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In light of MLK Day, Bishop Burbidge urges an examination of conscience

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Patrick Riley came dressed for the occasion. At the Mass in Recognition of Martin Luther King Jr. Day, the parishioner of St. Anthony of Padua Church in Falls Church sported a pin of the civil rights leader, a token he received for donating to the Martin Luther King Jr. Memorial in Washington. His tie featured smiling children of different ethnicities. He wore a red checked shirt, “because I think of him as a martyr,” said Riley. 

Once he learned about the Mass, Riley felt he needed to be there, “because of all that happened this year and the need for healing in our nation,” he said. 

Bishop Michael F. Burbidge celebrated the Mass at the Cathedral of St. Thomas More in Arlington Jan.10, ahead of the national holiday Jan. 18. He was assisted by Father Patrick L. Posey, rector of the cathedral, and Deacon Al Anderson of St. Joseph Church in Alexandria. Choir director and pianist Eugene Harper and singer Doreen Hamilton of the St. Joseph Gospel Choir provided the music. 

Bishop Burbidge began his homily by strongly condemning the violence at the Capitol Jan. 6, invoking Dr. King’s words. “As we anticipate the celebration honoring Dr. Martin Luther King Jr., we recall his words from the Birmingham Jail telling us that this nation will have to repent not only for hateful words and action, but most especially for appalling silence,” he said. 

He asked the congregation to examine their conscience regarding their own actions and inaction. “We may ask, do I play any part in bringing harsh rhetoric or hateful actions to my community or workplace? Have I been silent when I should have intervened?” he asked. “Am I taking up the charge of what Dr. King says is an appealing peace, a peace in which all men and women respect the dignity and worth of every human person?”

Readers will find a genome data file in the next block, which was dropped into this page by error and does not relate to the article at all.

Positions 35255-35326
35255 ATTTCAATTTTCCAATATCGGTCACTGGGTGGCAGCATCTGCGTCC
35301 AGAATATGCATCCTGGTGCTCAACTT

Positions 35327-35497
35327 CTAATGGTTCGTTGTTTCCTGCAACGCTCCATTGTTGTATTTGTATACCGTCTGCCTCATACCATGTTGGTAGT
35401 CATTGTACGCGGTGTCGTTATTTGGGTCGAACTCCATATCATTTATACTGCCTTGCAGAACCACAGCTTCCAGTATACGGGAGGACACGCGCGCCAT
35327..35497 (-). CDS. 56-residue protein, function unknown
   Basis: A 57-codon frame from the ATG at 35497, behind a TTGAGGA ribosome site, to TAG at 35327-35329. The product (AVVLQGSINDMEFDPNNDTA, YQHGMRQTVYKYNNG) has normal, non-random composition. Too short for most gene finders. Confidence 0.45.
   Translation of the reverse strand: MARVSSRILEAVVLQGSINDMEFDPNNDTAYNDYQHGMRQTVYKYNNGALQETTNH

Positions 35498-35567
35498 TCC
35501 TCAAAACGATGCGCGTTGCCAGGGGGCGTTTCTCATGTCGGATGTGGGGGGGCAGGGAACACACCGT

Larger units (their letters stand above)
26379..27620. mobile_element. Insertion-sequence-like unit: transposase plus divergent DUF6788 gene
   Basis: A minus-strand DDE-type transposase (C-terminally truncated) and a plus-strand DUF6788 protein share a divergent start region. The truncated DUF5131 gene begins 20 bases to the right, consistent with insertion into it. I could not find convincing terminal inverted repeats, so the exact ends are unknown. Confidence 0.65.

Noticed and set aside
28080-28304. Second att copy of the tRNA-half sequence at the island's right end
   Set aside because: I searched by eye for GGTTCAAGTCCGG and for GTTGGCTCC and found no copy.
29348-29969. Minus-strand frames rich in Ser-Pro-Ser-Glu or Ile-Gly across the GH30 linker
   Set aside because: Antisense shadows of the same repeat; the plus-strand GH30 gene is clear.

A man prays during the Mass in Recognition of Martin Luther King Jr. Day at the Cathedral of St. Thomas More in Arlington Jan. 10. ZOEY MARAIST  |  CATHOLIC HERALD

mlk 7 verticalThere is still much work to be done in promoting the worth of people of all races, said Bishop Burbidge. To further that end, last year he created an Advisory Council on Racism. However for the work to succeed, a reliance on God is needed, he said. “I think in some ways our nation is forgetting we can only do this work with God’s grace, with God’s divine assistance,” he said. “In some way we’re leaving God out of this picture. And that’s a great mistake.” 

Catholics can fulfill Christ’s mission, said Bishop Burbidge, “by living our faith without compromise, by doing our part to uphold the sacredness of all human life as well as respect for the dignity and worth of all human persons. We do so by letting go of any hatred, bitterness, resentment or grudges in our hearts, and by putting on love, for love never fails.”


© Arlington Catholic Herald 2021